Both Nixon and the news coverage concentrated almost entirely on the provision in Title II of the act that created a three-person Council on Environmental Quality. A month later, Nixon would appoint Russell Train (b. 1920), Robert Cahn, and Gordon J. F. MacDonald as the first members. Although the Council was undoubtedly a significant part of NEPA, nobody yet seemed to grasp the significance of the passage in Title I calling for a "detailed statement" on a project's environmental impact.
Environmental scholar Richard A. Liroff quoted a Congressional staffer as later saying that "if Congress had appreciated what the law would do, it would not have passed" (Liroff, p. 35). People were slow to realize the act's import partly because much of its language was purposely general. It was, as Jackson intended, a statement of broad policy, with passages more poetic than legalistic, such as "enjoyable harmony between man and his environment," and "a wide sharing of life's amenities" (NEPA statute). One federal judge later called it "almost constitutional" in its breadth and lack of specificity and another called it "so broad, yet opaque" (Liroff, p. 5).
Impact of the Environmental Impact Statement
Yet environmental activists didn't take long to notice that the Environmental Impact Statement provision could be NEPA's most potent tool. The act said such a statement must be prepared before undertaking "major federal actions significantly affecting the quality of the human environment" (NEPA). Within a few years, environmentalists had filed an avalanche of lawsuits which delayed or halted federal projects ranging from canals to oil pipelines to atomic power projects, on the basis that the required Environmental Impact Statement was either flawed or nonexistent. By 1975, the Army Corps of Engineers had claimed that "NEPA had been responsible for modifications, delays or halts in 350 of its projects" (Liroff, p. 211).
The courts have repeatedly been asked to rule on two of the act's key, if general, phrases: What constitutes a "major federal action" and what, exactly is the meaning of "significantly affecting the quality of the human environment"? (Rychlak and Case, p. 114-115). The courts tended to interpret the law broadly and were reluctant to allow federal agencies to evade their obligation to provide a "detailed statement."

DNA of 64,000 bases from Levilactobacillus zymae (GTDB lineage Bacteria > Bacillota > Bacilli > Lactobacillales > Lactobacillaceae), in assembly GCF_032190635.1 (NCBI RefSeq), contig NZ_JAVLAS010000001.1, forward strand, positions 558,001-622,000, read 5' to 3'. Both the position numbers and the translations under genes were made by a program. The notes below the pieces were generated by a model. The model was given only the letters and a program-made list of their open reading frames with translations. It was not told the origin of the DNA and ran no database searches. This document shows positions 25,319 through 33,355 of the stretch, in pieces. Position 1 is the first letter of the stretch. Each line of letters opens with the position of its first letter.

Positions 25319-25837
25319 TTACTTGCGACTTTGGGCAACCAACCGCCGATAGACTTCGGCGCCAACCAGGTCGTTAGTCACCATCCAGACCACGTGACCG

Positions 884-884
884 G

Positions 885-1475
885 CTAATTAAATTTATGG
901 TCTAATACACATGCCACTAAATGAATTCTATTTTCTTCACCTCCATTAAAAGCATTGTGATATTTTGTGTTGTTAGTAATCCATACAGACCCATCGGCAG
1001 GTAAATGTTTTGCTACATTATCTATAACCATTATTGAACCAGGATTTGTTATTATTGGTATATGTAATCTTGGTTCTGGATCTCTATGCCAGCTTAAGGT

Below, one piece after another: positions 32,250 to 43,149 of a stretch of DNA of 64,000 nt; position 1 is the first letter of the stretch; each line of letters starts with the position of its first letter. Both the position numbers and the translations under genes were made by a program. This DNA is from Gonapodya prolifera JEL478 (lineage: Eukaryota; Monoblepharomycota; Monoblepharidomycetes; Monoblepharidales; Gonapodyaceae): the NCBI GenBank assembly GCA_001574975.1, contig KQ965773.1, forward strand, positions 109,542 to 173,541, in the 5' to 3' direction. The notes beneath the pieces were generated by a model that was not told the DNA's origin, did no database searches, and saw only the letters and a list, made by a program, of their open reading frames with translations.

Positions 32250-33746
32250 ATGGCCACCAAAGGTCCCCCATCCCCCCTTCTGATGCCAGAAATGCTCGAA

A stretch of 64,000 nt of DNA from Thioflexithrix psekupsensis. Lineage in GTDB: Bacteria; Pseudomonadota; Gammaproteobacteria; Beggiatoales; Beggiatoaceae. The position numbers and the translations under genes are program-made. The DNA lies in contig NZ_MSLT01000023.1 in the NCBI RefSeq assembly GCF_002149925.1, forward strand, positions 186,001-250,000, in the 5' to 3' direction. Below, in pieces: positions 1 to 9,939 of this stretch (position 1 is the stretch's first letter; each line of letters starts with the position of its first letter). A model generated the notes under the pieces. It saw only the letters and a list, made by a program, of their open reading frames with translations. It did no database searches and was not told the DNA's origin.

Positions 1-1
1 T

NEPA also "paved the way for more than a dozen major federal environmental regulatory programs enacted by Congress over the next ten years," including the Clean Water Act of 1972, the Endangered Species Act of 1973, and the Superfund act of 1980 (Rychlak and Case, p. 111-112). It also was "emulated in various degrees by almost half the states," which passed similar state laws called SEPAs, including Washington in May 1971. It was also emulated internationally by "an estimated 80 or more countries abroad," according to Caldwell (Clark and Canter, p. 337).
The act spawned a backlash among some lawmakers, who sought unsuccessfully to amend or repeal it, but it also earned a stature as an uncommonly effective -- and inexpensive -- tool for small groups of citizens to take on the massive federal bureaucracy. Federal agencies learned that their Environmental Impact Statements couldn't be cursory and superficial -- they had to be sizable, expensively researched tomes.
The Environmental Impact statement became a part of American culture, and even became a punch line in a 1975 Playboy magazine joke. It depicted the Lord telling Moses that he had some good news and some bad news. The good news? Plagues of locusts would smite the Egyptian oppressors and the Nile would turn to blood. The bad news? "It will be up to you, Moses, to write the Environmental Impact Statement" (Liroff, p. 3).